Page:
Youth Lagoon is a one-man project, by a 22-year-old from Boise, Idaho named Trevor Powers, who recorded The Year Of Hibernation, his debut album, in his room.* As is to be expected from a 22-year-old songwriter, the songs are sparse confrontations with himself. They are nostalgiac, as one tends to be at that age, and a little bit odd, full of worries and dreams.
Musically, Youth Lagoon’s songs all follow a similar pattern. The opening track, “Posters” provides a good template: a minimal/ambient intro leads to some distant echoed vocals, some bass gets added, then some drums, before a kick into a fuller more dynamic ending. The songs building in this way by accumulating moments give the album dynamics, as there are a lot of riffs and moments to eagerly await just around the corner.
This review sort of ended up short, a bunch of incoherent thoughts. Looking much closer at Powers’ words felt unnecessary. He’s hardly a Bob Dylan, and most of the words are semi-incomprehensible anyway. He sings of posters on walls (a youthful way of defining ones’ self), simple metaphors for worry (monsters and demons and snakes), and advice from his mother. It does build a mood, a pretty amazing one, but a turn of phrase isn’t his strongest skill.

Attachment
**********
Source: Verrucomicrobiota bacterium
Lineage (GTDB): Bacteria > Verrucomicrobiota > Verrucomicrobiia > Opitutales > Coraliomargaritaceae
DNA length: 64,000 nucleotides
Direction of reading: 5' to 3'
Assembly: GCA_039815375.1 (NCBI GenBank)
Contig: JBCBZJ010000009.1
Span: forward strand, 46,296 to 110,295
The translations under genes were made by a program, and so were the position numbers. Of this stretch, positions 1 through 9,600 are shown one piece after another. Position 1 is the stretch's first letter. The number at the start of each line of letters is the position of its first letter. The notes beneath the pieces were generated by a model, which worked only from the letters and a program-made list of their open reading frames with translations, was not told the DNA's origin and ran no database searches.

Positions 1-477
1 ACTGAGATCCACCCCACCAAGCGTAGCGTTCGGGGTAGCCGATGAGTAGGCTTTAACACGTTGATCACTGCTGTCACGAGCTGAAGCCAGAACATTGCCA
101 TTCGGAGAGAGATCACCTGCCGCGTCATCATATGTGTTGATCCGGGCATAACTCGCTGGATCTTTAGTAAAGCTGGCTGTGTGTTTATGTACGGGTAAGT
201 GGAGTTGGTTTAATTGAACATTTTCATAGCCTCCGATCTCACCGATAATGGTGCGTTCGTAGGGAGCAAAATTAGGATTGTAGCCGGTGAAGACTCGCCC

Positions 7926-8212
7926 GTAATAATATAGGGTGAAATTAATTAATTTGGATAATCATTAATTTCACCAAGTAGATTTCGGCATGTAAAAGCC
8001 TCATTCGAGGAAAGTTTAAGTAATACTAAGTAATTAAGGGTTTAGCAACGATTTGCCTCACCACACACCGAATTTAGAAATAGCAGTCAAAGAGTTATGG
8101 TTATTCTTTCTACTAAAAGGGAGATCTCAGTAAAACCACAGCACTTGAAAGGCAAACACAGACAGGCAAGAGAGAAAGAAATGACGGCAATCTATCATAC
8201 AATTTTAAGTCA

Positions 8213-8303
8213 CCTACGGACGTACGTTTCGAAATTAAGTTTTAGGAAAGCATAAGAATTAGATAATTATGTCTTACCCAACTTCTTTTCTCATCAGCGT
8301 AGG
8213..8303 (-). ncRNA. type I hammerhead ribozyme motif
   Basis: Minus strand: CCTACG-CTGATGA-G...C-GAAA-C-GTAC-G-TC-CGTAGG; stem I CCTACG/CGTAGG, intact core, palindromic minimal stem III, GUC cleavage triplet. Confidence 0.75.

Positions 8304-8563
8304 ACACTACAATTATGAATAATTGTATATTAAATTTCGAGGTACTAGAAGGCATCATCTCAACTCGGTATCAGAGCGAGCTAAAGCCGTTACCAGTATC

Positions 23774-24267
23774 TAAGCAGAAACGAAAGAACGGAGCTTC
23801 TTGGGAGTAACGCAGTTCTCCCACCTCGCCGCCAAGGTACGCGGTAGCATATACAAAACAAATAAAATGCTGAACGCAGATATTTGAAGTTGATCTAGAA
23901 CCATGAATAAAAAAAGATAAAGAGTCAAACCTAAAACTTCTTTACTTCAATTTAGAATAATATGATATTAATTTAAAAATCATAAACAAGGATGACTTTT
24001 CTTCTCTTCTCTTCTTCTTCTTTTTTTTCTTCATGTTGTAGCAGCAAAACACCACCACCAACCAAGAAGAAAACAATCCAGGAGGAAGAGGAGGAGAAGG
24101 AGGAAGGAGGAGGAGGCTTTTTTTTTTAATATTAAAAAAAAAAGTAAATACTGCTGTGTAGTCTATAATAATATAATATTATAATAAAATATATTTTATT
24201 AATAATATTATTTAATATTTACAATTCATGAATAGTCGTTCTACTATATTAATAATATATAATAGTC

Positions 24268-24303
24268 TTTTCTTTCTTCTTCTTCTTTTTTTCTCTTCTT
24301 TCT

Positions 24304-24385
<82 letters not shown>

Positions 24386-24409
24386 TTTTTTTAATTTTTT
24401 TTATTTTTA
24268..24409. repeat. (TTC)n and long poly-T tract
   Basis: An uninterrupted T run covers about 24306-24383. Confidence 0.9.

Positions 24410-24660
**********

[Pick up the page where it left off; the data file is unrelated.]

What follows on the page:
Still, though, it feels to me like Youth Lagoon will get there. I find it remarkable that the sound of this album was created in a bedroom; it sounds full and complete, the only hint at its lo-fi nature is the occasional drum machine. In the end, some of these songs resonate, perhaps deeply, and that’s entirely a product of the consistent feel Powers established throughout. I really look forward to hearing where he goes from here; that promise is why it’s one of my top albums of the year.
*That’s all the facts I know about Youth Lagoon in one sentence.